A strong month globally...
Most equity markets posted strong gains in July. Emerging markets were especially strong, and in the U.S. all the major indexes hit record highs. U.S. companies in the main delivered strong corporate profit numbers for the quarter ended 30 June, at both the earnings and revenue levels.
The Mining sub-sector was by far the best performing sector globally, driven by a rally in commodity prices. Other positive news included Greece returning to the bond markets for the first time since 2014, selling 3 billion euros of new five-year bonds at a yield of 4.625%.
... Though Australian equities held back by strong currency
The S&P/ASX200 index was flat for the month, underperforming other markets. The market found itself in the unusual position of struggling despite a strong performance from both the Mining and Bank sub-sectors. The Australian dollar rose strongly in value against the U.S. dollar, and this had a negative impact on export-oriented companies.
On 19 July the bank supervisor the Australian Prudential Regulation Authority (APRA) released its much-anticipated capital requirements, saying that Australian banks would need to be considered "unquestionably strong". The announcement was received well by investors, who appeared to consider the requirements to be less onerous than initially feared, as well as for bringing clarity to the issue. The S&P/ASX200 Bank sector rallied 3.3% on the day of the announcement.
Aside from Mining and Banks, another strong sector was Discretionary Retail, redressing some of the losses from the previous month.
The weakness came from heavy underperformance in the rest of the market – specifically from industrial stocks with large overseas exposures, which fell victim to the sharp rise in the Australian dollar. Health Care, the industry sector with the most offshore exposure, was the worst performing sector.
Bond yields little changed
Bond yields were relatively stable. The U.S. 10-year Treasury yields was little changed, Euro zone 10-year yields rose modestly (likely on strong Euro zone economic data) and Japanese 10-year government yields fell slightly (likely on the Bank of Japan once again pushing out its 2% inflation forecast). Australian 10-year government bond yields rose eight basis points over the month.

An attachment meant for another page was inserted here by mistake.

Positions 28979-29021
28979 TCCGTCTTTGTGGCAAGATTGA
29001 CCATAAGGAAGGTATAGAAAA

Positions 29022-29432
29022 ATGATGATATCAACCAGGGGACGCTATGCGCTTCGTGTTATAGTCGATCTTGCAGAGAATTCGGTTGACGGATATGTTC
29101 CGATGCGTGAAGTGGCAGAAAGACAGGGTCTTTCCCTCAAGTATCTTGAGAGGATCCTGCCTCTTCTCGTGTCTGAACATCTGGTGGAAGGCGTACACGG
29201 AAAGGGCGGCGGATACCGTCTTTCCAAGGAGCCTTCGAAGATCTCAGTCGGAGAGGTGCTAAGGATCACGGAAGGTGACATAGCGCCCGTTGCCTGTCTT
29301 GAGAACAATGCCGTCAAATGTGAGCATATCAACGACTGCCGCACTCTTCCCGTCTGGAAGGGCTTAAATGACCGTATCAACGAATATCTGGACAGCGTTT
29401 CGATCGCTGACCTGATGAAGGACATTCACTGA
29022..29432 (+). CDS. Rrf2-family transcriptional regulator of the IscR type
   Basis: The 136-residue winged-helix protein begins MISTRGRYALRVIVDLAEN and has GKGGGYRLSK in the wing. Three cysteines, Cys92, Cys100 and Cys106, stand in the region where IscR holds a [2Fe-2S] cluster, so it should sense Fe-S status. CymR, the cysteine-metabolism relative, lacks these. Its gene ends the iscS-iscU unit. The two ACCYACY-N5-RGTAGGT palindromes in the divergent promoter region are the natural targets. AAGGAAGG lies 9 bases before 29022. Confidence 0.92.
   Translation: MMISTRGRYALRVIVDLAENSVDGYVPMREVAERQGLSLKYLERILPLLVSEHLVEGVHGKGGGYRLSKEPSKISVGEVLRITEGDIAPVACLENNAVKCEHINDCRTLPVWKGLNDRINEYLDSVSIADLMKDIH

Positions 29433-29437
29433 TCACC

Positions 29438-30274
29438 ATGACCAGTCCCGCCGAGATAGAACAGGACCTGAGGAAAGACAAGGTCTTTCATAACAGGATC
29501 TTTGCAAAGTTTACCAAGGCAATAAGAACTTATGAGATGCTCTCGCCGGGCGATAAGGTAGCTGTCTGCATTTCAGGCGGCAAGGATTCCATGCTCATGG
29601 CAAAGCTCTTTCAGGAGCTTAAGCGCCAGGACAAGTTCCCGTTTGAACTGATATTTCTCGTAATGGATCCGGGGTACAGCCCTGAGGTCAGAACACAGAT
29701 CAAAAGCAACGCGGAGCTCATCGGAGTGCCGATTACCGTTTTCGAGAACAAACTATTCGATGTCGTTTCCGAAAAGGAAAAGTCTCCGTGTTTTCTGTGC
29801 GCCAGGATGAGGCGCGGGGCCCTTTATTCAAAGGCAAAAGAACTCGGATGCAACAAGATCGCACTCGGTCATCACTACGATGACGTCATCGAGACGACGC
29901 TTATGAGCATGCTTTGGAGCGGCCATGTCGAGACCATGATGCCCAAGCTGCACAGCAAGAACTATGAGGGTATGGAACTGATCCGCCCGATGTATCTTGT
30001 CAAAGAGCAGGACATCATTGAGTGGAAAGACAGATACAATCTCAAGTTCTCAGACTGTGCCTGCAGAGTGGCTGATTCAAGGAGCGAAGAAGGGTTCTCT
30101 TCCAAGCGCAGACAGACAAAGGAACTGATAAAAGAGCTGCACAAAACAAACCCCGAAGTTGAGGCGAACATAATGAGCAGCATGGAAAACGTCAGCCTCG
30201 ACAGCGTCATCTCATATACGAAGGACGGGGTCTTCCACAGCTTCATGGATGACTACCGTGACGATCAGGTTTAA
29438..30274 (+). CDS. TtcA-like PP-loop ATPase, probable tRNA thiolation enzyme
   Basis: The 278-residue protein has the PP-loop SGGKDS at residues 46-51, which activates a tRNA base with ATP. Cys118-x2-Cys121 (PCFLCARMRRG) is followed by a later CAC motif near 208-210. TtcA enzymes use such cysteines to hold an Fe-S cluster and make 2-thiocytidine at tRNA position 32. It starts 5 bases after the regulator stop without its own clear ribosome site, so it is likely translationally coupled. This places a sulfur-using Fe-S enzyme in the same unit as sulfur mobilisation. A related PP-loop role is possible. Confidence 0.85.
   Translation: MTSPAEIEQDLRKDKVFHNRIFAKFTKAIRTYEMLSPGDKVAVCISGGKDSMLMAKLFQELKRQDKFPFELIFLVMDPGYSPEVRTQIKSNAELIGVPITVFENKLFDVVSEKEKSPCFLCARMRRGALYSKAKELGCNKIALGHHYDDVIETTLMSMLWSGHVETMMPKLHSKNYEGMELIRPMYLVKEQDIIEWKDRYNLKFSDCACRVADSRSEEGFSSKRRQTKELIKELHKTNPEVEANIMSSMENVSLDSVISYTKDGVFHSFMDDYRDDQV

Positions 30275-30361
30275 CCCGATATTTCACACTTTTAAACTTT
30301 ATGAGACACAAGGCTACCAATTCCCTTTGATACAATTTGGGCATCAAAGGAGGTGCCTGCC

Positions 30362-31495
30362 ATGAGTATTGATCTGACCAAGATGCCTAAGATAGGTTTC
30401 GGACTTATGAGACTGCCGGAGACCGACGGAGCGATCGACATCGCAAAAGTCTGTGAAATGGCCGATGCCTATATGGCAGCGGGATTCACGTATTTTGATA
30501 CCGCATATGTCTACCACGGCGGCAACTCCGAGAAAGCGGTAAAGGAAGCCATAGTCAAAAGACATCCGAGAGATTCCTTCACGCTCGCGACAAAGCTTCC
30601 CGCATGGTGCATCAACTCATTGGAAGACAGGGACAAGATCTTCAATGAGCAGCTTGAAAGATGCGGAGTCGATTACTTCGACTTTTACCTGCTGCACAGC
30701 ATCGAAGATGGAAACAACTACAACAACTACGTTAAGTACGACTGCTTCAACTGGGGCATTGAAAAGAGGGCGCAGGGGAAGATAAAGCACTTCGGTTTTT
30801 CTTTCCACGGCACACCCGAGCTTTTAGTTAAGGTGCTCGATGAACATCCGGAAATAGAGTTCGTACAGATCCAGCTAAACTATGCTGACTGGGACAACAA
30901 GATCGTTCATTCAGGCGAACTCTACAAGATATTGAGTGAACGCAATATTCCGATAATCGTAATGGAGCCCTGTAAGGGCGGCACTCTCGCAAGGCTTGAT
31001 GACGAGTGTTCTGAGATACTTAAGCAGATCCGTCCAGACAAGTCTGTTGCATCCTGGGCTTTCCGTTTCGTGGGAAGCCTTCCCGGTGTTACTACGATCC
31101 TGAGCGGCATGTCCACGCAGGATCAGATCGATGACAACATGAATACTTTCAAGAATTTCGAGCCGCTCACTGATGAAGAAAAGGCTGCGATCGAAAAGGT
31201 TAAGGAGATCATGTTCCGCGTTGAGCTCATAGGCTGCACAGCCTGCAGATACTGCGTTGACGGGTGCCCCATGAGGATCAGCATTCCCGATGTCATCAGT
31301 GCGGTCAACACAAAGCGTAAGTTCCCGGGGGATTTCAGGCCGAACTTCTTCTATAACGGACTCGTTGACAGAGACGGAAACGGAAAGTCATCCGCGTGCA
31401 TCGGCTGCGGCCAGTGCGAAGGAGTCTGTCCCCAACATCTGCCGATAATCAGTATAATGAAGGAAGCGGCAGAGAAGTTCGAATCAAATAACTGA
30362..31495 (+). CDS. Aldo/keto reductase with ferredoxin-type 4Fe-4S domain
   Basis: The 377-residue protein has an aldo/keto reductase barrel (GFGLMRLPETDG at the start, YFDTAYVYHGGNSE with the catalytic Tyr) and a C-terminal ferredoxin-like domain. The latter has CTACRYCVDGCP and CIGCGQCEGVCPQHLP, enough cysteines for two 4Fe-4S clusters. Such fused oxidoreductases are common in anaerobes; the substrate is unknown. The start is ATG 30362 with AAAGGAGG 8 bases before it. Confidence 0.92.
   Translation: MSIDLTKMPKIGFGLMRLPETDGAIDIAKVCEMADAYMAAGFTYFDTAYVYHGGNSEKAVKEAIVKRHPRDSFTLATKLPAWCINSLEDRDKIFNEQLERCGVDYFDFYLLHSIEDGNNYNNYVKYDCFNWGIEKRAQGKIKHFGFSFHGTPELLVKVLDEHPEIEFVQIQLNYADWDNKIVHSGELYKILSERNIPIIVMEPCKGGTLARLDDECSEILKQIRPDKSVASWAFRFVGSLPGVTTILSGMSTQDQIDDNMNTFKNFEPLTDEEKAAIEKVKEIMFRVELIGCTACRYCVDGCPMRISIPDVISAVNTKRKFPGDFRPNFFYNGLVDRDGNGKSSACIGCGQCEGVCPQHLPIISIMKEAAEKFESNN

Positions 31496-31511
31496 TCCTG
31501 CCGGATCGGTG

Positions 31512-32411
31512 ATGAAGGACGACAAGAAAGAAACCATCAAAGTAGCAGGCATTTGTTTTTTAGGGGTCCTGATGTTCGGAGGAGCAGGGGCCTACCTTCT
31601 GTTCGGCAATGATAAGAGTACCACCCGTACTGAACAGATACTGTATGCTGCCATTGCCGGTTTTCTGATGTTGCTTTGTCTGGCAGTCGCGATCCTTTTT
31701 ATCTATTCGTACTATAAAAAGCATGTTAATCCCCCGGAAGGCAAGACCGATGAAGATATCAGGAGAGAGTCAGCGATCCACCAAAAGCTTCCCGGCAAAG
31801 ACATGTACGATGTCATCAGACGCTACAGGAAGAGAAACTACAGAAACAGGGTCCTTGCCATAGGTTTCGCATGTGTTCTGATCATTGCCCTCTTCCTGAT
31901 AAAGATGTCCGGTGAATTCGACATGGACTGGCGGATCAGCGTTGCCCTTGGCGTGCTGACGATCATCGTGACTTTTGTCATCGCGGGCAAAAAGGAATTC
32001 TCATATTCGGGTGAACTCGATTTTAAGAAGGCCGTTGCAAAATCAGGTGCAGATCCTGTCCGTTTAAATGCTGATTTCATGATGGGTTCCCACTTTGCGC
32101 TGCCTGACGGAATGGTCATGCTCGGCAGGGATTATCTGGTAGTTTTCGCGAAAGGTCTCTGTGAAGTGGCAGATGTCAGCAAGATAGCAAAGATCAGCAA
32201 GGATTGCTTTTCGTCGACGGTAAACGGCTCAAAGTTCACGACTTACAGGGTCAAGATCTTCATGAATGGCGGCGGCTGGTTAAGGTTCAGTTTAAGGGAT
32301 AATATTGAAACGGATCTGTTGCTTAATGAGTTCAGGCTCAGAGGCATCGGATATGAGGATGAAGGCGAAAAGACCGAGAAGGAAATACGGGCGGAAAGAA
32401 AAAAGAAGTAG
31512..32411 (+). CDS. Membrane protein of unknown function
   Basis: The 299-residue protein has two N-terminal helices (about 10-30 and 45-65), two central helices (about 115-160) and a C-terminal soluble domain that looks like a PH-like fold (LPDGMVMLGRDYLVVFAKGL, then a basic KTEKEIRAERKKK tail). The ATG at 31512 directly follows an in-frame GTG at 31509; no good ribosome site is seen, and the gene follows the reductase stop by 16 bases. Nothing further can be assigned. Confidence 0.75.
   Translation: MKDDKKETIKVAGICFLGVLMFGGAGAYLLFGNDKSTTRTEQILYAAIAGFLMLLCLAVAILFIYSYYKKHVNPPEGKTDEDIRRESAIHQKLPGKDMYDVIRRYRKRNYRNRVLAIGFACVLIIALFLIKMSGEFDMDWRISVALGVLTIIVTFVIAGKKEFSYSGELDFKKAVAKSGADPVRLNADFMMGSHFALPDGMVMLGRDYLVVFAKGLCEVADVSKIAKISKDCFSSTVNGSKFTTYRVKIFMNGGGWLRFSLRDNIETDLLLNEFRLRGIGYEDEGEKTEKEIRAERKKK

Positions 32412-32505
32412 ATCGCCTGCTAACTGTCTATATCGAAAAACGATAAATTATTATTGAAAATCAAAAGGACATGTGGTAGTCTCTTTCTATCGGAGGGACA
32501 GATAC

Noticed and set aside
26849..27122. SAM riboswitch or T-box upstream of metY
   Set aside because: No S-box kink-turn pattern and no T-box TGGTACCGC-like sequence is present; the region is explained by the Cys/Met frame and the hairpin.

Aussie dollar surges
The big currency story of the month was the weakening U.S. Dollar, which was weighed down by Federal Reserve Chair Janet Yellen's "dovishness" on the rates outlook, as well as a soft CPI reading. The Australian Dollar rose against most major currencies, particularly against the U.S. Dollar, against which it hit US$0.80.
In testimony before the U.S. Congress on 12 July, Dr Yellen suggested U.S. interest rate increases would be more gradual than previously anticipated. The reaction to the comments was a rise in equities and a fall in the U.S. Dollar. A weak U.S. CPI also added to doubts about the path of future rate hikes in the U.S. and so added to pressure on the U.S. Dollar.
On 18 July, the Reserve Bank of Australia (RBA) published the minutes of its July monetary policy meeting, which contained a discussion of a "neutral nominal cash rate of around 3½ percent", which would be 2% above the current official cash rate. This prompted the market to interpret this as the RBA adopting a more "hawkish" stance on monetary policy, or more likely to raise rates sooner rather than later.
Strength in the Australian currency appeared to be a combination of domestic currency strength, driven by the rates outlook and rising commodity prices, particularly iron ore and coal, compounded by U.S. Dollar weakness.
Iron ore rallies
Major commodity prices generally rallied during the month, driven likely in part by a weakening U.S. Dollar and strengthening Chinese economic data. The iron ore price was a standout, rising 15% over the month.
(S&P/ASX 200 Acc Index)
(MSCI World Ex Aust
Unhedged A$Net Return)
(MSCI World Ex Aust
Hedged A$ NetTotal Return)
(S&P 500 Index)
(FTSE 100 Index)
(Nikkei 225 Index)
|Australian Fixed Interest
Bank Bill Index)